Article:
Monday, February 20, 2012

The Absolutely Most Important Thing a Writer Must Have?


Voice. 

We all have a voice. And Whitney was dubbed the Voice. Ted Williams is dubbed, the golden voice, and Kevin Clash created the voice of Elmo (some very insightful things about voice and character in this interview).

The most important thing a writer must have is a voice that grabs and holds the reader and makes him want to read on past the hook, past the first page, past the first chapter and on to the end.

I have read dozens of blogs in the past two months and I came to realize that there are a few things that make me look forward to certain blogs—the voice of the writer; her take on and expression in the world. Is the voice authentic? Is the blogger trying too hard to be clever? Do I believe the writer even if I don’t always agree with her/his opinions? Does the writer speak my language? Or a language I can relate to? Ah, that’s getting closer.

When I started the journey with Kristen Lamb’s Blogging To Build Brand class to develop a blog, I didn’t realized that it would also be a journey to develop my voice. When Kristen helps us with log lines, she is trying to identify our voice. But our log line won’t keep the readers reading, it will only help us get their attention.

Do we have content with purpose or are we just rambling, trying to fill a page? Does the writer talk at, over or through me? Or does he speak to me.

I found great, in-depth advice on how to develop your voice over at Cori Padgett’s Copy Blogger site


Do you have your blogger voice or are you still trying to develop it? 
Have you seen development in other Wana peeps as we have traveled the path with Kristen’s class? 
I’m sure your comments will help other peeps, bloggers and writers that are still confused so don't hold back.

Tags: #writer #voice #bloggers 

20 comments:

Kim @ The Fitness Moms said...

I really like this post and will be checkin out your recommended link. I feel my voice is still in the developmental stage. Sometimes I think I have it and others I don't.
The most important thing I'd say is to just be yourself because that's where your voice and personality will shine through.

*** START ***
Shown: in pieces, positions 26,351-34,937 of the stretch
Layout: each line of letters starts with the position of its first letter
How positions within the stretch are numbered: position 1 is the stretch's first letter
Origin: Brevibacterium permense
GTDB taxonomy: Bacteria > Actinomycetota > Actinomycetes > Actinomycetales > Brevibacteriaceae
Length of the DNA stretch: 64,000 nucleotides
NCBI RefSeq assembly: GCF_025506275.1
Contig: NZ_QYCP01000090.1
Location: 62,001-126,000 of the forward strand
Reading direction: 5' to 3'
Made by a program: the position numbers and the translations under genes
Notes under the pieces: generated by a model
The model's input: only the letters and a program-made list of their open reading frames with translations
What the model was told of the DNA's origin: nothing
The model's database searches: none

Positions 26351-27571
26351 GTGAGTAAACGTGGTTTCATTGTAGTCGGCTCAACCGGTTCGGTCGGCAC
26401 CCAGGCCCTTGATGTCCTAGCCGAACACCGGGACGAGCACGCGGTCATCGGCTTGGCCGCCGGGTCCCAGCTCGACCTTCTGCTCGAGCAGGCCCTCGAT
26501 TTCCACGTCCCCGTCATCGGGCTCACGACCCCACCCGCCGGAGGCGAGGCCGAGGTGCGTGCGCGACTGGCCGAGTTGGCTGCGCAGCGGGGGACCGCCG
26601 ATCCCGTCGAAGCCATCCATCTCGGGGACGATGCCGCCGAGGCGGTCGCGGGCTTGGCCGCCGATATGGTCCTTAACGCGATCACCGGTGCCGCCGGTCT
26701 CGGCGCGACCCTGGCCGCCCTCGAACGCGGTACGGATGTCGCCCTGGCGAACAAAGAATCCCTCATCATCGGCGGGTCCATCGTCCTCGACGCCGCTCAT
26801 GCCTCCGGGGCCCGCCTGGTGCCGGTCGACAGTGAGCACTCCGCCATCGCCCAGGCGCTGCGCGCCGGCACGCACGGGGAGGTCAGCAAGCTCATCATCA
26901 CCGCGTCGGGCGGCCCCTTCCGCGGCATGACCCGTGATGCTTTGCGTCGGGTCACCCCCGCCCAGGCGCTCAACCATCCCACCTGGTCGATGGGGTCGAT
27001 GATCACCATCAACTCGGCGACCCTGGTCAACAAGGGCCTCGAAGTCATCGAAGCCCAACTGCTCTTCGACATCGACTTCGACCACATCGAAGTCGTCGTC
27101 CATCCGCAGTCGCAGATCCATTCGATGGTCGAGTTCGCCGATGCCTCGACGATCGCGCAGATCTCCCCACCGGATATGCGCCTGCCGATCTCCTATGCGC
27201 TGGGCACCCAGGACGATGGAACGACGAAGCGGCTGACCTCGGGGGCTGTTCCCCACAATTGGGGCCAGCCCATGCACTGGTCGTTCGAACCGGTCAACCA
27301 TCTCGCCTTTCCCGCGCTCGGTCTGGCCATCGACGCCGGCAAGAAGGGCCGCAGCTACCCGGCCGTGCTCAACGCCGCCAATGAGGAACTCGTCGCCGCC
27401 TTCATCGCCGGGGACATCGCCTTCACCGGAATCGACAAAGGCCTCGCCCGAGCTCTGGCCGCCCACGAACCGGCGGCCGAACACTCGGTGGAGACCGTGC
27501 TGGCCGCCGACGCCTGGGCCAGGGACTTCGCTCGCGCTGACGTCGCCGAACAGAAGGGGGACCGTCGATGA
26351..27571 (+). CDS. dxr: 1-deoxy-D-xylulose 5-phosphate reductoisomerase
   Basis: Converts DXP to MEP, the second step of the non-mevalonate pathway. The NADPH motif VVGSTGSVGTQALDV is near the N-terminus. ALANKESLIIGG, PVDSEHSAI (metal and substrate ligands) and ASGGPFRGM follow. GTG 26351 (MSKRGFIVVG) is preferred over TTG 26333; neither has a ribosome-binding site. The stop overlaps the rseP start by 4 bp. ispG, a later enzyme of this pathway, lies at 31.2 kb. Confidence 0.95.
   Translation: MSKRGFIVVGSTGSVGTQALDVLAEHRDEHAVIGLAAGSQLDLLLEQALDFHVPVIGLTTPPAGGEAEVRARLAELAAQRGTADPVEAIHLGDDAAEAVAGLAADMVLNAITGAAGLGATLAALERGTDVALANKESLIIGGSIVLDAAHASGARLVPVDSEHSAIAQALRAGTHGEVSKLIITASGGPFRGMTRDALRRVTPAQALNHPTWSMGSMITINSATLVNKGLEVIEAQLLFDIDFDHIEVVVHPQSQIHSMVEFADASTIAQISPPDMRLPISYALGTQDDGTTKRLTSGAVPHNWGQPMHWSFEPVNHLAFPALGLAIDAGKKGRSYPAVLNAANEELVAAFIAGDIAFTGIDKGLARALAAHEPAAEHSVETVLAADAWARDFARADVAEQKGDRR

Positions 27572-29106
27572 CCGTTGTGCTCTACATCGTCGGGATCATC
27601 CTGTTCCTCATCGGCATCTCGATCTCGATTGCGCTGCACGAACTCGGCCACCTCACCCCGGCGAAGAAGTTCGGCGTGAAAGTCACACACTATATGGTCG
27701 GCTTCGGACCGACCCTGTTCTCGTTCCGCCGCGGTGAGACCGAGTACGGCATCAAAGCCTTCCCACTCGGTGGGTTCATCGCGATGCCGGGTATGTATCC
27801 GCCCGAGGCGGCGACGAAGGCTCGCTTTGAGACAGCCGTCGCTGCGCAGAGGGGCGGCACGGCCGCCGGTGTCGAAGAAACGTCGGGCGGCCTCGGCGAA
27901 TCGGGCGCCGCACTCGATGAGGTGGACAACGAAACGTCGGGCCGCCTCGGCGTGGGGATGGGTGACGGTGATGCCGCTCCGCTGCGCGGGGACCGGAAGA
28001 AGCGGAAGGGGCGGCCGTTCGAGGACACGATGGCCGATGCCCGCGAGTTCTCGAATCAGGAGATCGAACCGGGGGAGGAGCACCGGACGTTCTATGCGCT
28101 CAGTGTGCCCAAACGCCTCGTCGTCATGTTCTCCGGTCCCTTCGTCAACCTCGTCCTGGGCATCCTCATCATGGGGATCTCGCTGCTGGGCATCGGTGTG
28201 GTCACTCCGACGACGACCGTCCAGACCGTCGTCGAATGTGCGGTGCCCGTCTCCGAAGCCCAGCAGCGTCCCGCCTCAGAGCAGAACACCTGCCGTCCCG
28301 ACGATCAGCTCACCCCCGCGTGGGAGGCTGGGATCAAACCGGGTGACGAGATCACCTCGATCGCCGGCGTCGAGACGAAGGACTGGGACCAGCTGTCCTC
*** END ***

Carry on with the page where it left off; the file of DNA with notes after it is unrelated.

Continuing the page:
catherinemjohnson.wordpress.com said...

Cora your background is beautiful. I think voice on blogs is very important and something that takes a lot of practice. The more comfortable we are with our regulars the easier it gets.

Gabriel Rumbaut said...

I think I'm still trying to develop my voice. I haven't been blogging for very long. Hopefully I'll get better. Thanks for the link!

Barbara Forte Abate said...

Wonderful post, Cora!

Oh yeah, but voice can be such a tricky thing. I find that when I'm writing a blog post, I best recognize my voice when I'm careful not to fall into the trap of pulling it from someone else's mouth. If it feels false when I'm writing it, there's no doubt it will read false.

Cora said...

Being yourself in your writing can be tricky. Cori Padgett (link above) really had some good techniques for loosening up and letting your voice come through.

Cora said...

Until I read Cori Padgett's advice, I hadn't really given my blog voice a whole lot of thought. It does take practice.

Cora said...

I tried one of Cori's techniques about writing for a minute (3 minutes) without stopping, about anything. Write like you talk and keep it going without stopping. You will start to see your VOICE coming out.

Cora said...

That's the tricky part, we write words of other people, being careful of grammar, etc. That is where our voice gets smothered. I am working on my blog voice--don't feel I have allowed it to come out yet. Guess that's why I did a post on it.